The Pakistani government is calling the
fierce fighting in its South Waziristan tribal area between local
tribesmen and foreign militants a successful example of Islamabad's
controversial policies there.
But not everyone is convinced the Pakistani government's version of events in Waziristan is the whole story. And in Afghanistan and the neighboring Central Asian countries, the fighting in Waziristan is of great concern as it could soon affect the security situations in those countries.Government Agreement Backfires
"The government has very little control [in Waziristan] now," Pakistani journalist Haroun Rashid explains. "For two or three years, the Pakistani military has been staging operations in that area against Al-Qaeda and Taliban militants, but they did not succeed so they then resorted to [an] agreement -- and they have reached two agreements in [South Waziristan] with the main two tribes. After that the Pakistani government just withdrew...and [wherever] the vacuum was the militants came in and they took control."
Those agreements made tribal leaders responsible for expelling foreign fighters, who include supporters of Al-Qaeda and the Islamic Movement of Uzbekistan (IMU). It is the IMU that is causing problems now. Latif Afridi, a Pashtun tribal leader and former member of parliament from Pakistan's Northwest Frontier Province, tells RFE/RL that an unlikely mediator, the Taliban, is trying to end the hostilities.
"I have heard that [Taliban] are all trying to make peace between these two rival groups," he says. "But in my opinion, as long as these Uzbeks do not stop attacking the honor of these people -- their rules and their traditions -- there will be no peace."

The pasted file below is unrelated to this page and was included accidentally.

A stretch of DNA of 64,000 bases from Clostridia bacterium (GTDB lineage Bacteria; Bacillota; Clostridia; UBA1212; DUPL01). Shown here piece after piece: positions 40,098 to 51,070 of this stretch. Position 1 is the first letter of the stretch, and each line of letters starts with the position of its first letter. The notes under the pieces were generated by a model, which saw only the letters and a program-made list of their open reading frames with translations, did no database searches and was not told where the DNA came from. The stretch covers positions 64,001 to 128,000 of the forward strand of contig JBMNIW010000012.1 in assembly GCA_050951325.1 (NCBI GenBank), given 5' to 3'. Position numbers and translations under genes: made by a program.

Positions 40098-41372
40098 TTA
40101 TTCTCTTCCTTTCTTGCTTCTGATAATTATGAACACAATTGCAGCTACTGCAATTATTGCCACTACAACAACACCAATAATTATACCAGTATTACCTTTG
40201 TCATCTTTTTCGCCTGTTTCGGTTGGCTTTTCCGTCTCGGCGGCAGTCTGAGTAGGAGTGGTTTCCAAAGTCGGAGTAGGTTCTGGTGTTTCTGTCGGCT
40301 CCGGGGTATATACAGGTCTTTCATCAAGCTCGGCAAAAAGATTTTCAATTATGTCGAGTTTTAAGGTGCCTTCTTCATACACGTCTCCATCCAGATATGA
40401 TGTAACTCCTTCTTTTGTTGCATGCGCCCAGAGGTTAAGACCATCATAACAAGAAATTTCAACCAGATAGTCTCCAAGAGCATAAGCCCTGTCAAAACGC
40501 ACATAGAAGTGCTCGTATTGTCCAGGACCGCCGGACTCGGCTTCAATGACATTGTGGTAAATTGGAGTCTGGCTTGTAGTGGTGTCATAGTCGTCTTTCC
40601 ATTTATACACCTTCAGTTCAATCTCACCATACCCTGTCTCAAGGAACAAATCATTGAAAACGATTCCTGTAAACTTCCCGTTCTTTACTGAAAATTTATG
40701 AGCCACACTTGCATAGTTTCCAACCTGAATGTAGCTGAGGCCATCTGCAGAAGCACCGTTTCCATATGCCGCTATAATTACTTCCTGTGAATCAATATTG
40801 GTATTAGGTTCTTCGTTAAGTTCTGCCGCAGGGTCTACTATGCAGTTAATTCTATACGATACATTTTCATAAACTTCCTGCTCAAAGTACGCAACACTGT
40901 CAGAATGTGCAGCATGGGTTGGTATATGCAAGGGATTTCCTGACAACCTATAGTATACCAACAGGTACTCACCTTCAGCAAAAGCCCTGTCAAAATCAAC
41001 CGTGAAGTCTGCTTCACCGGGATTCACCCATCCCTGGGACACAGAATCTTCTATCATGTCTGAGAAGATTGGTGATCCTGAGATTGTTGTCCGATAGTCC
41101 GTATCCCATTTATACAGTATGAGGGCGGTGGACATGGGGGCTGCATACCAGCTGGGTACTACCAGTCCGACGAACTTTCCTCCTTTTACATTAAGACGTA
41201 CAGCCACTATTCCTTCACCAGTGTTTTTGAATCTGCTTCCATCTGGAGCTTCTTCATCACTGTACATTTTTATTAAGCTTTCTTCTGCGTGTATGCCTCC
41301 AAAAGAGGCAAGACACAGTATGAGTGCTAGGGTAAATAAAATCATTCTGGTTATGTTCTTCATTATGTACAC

Reports from Waziristan say violence started because the Uzbeks killed some local leaders suspected of spying for the Pakistani or U.S. governments, and also some of the Uzbeks have become involved with local women. Local leaders then reportedly called on the Uzbeks to surrender their weapons. That offer was rejected.Central Asian Militants
The IMU first appeared in 1999 when some 1,000 militants appeared in southern Kyrgyzstan. The group's stated goal was to overthrow Uzbekistan's government.
Kyrgyz forces kept the IMU in the mountains along the Tajik-Kyrgyz border, but the next summer they returned to southern Kyrgyzstan and eastern Uzbekistan. Their attacks were repelled and, by the summer of 2001, the IMU was fighting in Afghanistan alongside Taliban forces. They fought mainly in northern provinces not far from their homes in Central Asia.
U.S. bombings in November 2001 damaged the IMU. But apparently the survivors found a place to hide and regroup in Pakistan, in the tribal areas along the border with Afghanistan. That is the same place where many believe Al-Qaeda leaders Osama bin Laden and Ayman al-Zawahri have found refuge. Fighting With Taliban
The Pakistani government says its policy of relying on local leaders in Waziristan to rid the region of foreign fighters is paying off. Ahmed Rashid, author of the book "The Taliban," says that is not entirely accurate.
"I think the situation is more complicated than the way the Pakistan government is presenting it," he says. "The fact is that the local militants who are attacking the Uzbeks are also Taliban and are also linked to Al-Qaeda and the Taliban leadership and this is an internal fight I think between the extremists."